If you’re looking for images of wildebeest crossing the mara river, predators taking down wildebeest and gazelle, leopards in trees and big BIG african skies then you’ll be disappointed with this post. However, you can get your fix from this blog post on that front!
This post will be a bit more technical and will look a the last 3 years worth of metadata from my time in the Mara. Using Lightroom to filter a range of metadata I looked at the 9042 images captured in the Mara between 2013 and 2015 and looked specifically a focal length and lenses used.
What gear do I need?
This is a common question for guests that have travelled with us to the Masai Mara and, although all of our team have a feeling for wha focal lengths work best, I thought it would be interesting to see how the images I’ve captured over the last 3 years have been spread across a range of focal lengths.
Now, bare in mind that this will obviously be skewed in favour of my shooting style and also by the gear which I have with me at the time. For example I used the Canon 800mm F5.6 for an entire week and pretty much focussed on that as my primary lens in an effort to force myself to think a bit more about composition and capturing tight portraits.
This is also based on the actual focal length on a full frame body and does not include any sort of crop factor.
Number of Images by Lens – 2013 to 2015
Based on this, almost 20% of all images take over the last 3 years were captured at a focal range of 70-200mm on a 70-200mm F2.8. his has always been one of my preferred lenses and is a real go-to in so many instances. It is no surprise then that it makes up such a large percentage of the total number of images captured.
43% of images were captured at a focal length of between 200 and 600mm. Some of these would have been on 300mm, 400mm and 600mm prime lenses and the Canon 200-400mm but many were also captured using a combination of the prime lenses and 1.4 and 2 x converters.
Anything shot a a focal length in excess of 600mm would have been captured with either the 400mm F2.8 and 2 x converter or the canon 800mm F5.6 and this accounts for 20% of all images. In reality I feel that this figure is slightly distorted by the fact that I focussed almost exclusively on using the 800mm for our extended migration safari last year. This is supported by the fact that a quick analysis of my “hero” shots shows that most of these fall within the 200 – 600mm focal length bracket.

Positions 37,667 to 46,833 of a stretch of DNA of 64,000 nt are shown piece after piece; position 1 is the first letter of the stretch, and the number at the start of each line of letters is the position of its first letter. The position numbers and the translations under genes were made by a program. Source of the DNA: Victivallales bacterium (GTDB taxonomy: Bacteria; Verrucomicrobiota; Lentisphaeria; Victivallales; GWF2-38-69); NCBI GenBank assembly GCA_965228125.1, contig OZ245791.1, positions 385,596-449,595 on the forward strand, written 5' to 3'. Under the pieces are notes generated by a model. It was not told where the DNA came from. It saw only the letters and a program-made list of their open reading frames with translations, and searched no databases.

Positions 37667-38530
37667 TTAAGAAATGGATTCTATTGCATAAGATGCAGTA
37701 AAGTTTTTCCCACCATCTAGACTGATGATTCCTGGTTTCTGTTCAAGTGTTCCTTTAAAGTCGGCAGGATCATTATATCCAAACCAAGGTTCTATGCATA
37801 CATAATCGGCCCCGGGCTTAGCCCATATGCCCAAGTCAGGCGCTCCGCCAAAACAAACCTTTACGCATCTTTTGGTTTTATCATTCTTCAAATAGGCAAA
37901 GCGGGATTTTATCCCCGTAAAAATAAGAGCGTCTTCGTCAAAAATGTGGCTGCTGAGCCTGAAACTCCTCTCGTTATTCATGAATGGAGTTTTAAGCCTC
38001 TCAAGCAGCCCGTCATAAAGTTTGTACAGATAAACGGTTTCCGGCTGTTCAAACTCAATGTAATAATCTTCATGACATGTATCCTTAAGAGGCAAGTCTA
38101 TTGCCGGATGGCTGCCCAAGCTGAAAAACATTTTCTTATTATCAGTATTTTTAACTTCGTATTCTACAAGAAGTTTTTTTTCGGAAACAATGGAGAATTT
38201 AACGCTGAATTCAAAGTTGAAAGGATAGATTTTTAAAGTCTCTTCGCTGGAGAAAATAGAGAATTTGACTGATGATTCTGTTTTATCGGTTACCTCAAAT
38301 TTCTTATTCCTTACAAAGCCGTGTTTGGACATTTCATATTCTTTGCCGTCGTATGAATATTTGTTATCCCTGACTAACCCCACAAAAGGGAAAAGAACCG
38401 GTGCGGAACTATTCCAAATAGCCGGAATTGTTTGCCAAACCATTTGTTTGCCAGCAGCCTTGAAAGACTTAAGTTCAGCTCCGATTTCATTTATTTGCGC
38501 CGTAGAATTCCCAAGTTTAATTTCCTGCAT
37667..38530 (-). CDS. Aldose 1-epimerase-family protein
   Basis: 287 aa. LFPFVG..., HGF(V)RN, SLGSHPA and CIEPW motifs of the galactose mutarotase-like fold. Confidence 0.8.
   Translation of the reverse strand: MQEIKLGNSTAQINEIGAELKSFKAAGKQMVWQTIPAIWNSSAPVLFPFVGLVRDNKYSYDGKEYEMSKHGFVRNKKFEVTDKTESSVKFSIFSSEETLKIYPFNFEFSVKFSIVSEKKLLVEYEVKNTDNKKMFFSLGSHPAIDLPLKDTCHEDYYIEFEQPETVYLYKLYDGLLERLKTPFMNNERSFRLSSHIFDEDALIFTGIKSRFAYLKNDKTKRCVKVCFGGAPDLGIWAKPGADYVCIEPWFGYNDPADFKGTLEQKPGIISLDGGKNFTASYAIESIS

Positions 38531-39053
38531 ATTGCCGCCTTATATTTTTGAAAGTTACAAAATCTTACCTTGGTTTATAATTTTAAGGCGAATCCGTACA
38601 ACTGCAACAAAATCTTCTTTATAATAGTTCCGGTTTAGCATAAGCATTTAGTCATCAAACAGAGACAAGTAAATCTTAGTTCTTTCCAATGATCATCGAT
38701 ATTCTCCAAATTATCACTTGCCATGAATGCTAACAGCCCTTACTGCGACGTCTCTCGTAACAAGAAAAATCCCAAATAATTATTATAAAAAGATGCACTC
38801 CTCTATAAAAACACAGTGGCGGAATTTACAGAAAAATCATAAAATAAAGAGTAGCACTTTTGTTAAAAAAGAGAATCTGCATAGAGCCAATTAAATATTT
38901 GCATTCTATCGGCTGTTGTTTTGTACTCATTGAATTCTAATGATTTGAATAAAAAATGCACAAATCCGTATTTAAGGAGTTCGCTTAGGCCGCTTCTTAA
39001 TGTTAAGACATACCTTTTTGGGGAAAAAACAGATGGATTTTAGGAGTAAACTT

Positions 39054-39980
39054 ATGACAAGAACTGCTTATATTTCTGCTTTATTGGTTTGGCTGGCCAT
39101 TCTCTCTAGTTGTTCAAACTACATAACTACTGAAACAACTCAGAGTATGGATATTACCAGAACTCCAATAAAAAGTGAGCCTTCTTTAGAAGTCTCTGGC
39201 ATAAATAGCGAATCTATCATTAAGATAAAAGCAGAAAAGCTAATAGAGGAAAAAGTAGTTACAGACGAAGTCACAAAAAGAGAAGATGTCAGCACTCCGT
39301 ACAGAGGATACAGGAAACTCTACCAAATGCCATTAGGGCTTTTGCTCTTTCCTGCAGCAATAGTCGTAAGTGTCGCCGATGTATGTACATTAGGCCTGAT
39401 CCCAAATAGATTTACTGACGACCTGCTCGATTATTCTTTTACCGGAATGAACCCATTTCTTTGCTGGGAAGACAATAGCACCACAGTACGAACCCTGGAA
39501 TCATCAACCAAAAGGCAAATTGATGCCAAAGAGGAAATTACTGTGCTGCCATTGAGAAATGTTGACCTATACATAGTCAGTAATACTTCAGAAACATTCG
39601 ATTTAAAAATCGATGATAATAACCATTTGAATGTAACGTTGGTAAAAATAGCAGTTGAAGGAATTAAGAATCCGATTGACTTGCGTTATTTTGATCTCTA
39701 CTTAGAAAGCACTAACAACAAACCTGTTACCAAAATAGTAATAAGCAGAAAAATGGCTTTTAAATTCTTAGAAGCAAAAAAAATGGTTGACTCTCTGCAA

So, what gear do you need in terms of focal length in the Masai Mara?
There is no set recipe for this but based on my shooting style and this quick analysis of the metadata, I would say that you need to try and cover as wide a range as possible – without carrying every single lens in your arsenal. The ideal situation for me would be to have a full frame body with a 70-200mm F2.8 lens for some of the wider and more scenic shots. This is regardless of what brand you shoot on.
That leaves us with a need to cover the 200 to 800mm focal length range. Quite a range I’m sure you’ll agree!
Canon has their new 100-400mm MKII which when paired with a crop sensor body like the 7D MKII would give you a rang of 160-640mm. That would give you two bodies and two lenses which cover you from 70mm right the way through to 640mm with a 40mm overlap between 160mm and 200mm.
Similarly, Nikon has their new 80-400mm which when paired with the D7100 and D7200 combine to give you a focal length of 120 to 600mm.
Throw something like the Sigma and Tamron 150-600mm into the mix and you’ll end up with 240-960mm on Canon, and 225- 900mm on Nikon.
Personally, I’m loving the combination of the 400mm F2.8 which when paired with the 1.4x and 2 x converter yields a focal length of 560mm and 800mm respectively. Even with two full frame bodies the combination of the 70-200 and 400mm prime allows me to shoot at 70-200mm, 400mm, 560mm and 800mm. Two bodies, two lenses and a range of 70 to 800mm. Not bad right!
One of many other benefits of these prime lenses is of course their ability to perform in low light, which is not that much of an issue in the Mara as one can only be out on drive between sunrise and sunset. This graph shows the range of ISO values used over the last 3 years.
ISO Ranges for Images Captured in the Masai Mara 2013-2015
More than 85% of images were captured between ISO 100 and ISO 1000, a range which even the most basic of DSLR’s today are capable of. The images captured beyond his range were more than likely captured in first or las light, under cloudy weather conditions, or a night in and around camp.
If you’re worried about joining us because you think you don’t have the right gear, ask us and we will help you out with a rental unit to ensure that you’ve got your focal ranges covered!
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